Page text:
In his effort to salvage the best of the New York Communists' legacy, Freeman verges on understating the role of non-Communists, liberals and socialists in Gotham's exceptional political culture. And the transition from Communist to post-Communist activism was not always as smooth as he suggests, either. The Communists, Freeman writes, believed in "class rule--or at least in their own rule in the name of the working class--both as a theoretical and practical matter." From the standpoint of democratic socialism, this perspective raised the fear of a party substituting itself for a democratic majority--and worse. Ex-Communists who became independent radicals or staunch liberals often had to confront such inheritances as part of a process of sorting through which ideas were worth keeping from their party days. The process was not easy, and the getting of wisdom after leaving the party could be as valuable as lessons learned in it.
Freeman's larger point stands, however. Thanks to the work of radicals, liberals and unionists, from the late forties into the sixties working-class New Yorkers enjoyed the fruits of a unique urban social democracy in union health plans, government-subsidized housing and superior public institutions such as parks and schools. Working-Class New York is masterly in its analysis of the human, political, legislative and institutional foundations--and contradictions--of this state of affairs.
Beneath surface appearances, though, the apparently stable blocs of power that supported the New York way were beginning to realign. From the 1940s into the 1960s, more than 2 million white New Yorkers left the city, dispersing formerly cohesive working-class communities. Meanwhile, African-Americans and Latinos settled in Gotham in similarly transforming numbers, only to find discrimination and a changing economic order that prevented them from gaining the same political and economic power as their white working-class counterparts. From the fifties to the eighties, New York shifted from a manufacturing to a service economy. The city that emerged offered fewer decent jobs to people who worked with their hands.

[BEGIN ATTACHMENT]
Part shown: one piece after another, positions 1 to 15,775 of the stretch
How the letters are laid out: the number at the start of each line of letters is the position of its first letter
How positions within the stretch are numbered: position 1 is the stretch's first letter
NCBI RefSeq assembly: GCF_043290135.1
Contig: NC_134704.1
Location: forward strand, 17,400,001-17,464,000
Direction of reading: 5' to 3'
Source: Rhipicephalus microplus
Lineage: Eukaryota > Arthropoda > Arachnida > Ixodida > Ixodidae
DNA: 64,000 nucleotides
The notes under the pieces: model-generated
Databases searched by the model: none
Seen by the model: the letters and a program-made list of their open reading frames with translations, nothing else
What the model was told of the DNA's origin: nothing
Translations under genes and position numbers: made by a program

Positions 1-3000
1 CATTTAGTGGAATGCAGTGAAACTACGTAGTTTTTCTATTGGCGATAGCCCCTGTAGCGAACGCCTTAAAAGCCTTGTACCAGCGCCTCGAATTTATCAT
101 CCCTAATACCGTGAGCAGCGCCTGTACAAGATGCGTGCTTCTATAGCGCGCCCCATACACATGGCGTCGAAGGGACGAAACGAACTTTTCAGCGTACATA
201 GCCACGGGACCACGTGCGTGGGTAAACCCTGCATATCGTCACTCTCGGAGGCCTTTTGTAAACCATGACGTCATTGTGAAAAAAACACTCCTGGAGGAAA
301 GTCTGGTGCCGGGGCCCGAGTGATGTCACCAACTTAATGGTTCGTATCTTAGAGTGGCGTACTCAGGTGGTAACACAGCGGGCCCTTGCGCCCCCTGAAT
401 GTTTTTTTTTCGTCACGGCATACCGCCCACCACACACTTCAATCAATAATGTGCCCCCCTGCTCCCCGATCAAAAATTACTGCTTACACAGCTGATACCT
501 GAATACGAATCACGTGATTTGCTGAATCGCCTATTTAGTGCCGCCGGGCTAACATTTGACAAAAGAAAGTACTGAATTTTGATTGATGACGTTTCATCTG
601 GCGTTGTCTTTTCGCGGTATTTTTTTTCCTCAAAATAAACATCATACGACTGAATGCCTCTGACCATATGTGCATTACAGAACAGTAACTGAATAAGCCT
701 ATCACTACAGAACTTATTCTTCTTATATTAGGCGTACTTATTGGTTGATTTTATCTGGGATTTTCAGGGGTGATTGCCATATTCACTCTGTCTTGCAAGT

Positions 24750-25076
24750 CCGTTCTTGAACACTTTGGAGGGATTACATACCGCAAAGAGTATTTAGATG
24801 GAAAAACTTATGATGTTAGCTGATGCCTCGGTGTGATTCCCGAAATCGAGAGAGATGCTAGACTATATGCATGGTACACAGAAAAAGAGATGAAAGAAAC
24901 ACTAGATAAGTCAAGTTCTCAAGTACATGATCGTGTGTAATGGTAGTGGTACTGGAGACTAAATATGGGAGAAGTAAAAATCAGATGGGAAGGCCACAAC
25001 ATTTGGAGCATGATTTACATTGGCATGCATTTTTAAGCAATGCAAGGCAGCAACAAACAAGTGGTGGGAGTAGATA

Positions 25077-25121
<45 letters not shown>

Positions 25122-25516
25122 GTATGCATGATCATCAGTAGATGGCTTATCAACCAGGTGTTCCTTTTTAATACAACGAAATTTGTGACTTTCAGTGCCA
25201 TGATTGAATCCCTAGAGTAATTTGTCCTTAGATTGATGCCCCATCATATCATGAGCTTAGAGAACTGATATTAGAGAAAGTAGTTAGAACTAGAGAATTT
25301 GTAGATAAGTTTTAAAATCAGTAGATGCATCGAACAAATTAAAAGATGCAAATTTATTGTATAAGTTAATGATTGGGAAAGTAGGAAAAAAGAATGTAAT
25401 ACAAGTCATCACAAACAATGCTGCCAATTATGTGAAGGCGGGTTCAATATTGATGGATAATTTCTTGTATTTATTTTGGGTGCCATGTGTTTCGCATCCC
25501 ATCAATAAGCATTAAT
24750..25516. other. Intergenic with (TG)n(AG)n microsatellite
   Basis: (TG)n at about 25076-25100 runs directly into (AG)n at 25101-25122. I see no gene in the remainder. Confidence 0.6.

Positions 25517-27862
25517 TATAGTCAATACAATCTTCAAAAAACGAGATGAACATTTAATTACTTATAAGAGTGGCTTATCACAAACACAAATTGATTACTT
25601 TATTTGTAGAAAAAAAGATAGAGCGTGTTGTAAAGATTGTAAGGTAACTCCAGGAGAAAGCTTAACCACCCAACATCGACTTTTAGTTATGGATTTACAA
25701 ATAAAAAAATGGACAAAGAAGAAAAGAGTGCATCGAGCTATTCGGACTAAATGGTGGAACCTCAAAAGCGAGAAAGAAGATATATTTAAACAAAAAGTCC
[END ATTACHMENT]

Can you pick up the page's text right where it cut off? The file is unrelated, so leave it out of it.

Freeman--who is both critical of and affectionate toward the working class--shows how disputes within and between unions undermined efforts to respond to the emerging postindustrial order. Manufacturing unions saw no benefit in urban development that destroyed factories. Building trades unions, on the other hand, thrived on construction (and resisted the racial integration of their membership). In the name of keeping jobs, garment unions moderated wage demands--which ultimately reduced the wages of unskilled workers overall and placed Puerto Rican and African-American workers in a terrible bind as they entered the garment industry. Sometimes initiatives to benefit one group of workers hurt another, as when slum clearance to create public housing drove poor people from their homes without creating alternative housing for them.
Yet the sixties, instead of signaling a departure of working-class people from the city's political stage, were a decade of protest and strikes. Insistently refusing to treat race and class as mutually exclusive phenomena, Freeman shows how African-American newcomers to the city, overwhelmingly working-class in their occupational and economic status, waged a civil rights movement of their own. At the same time, the growing unionization of city workers brought labor militancy to social workers' offices, hospital wards and classrooms--and a dramatic improvement in the wages and living standards of city workers.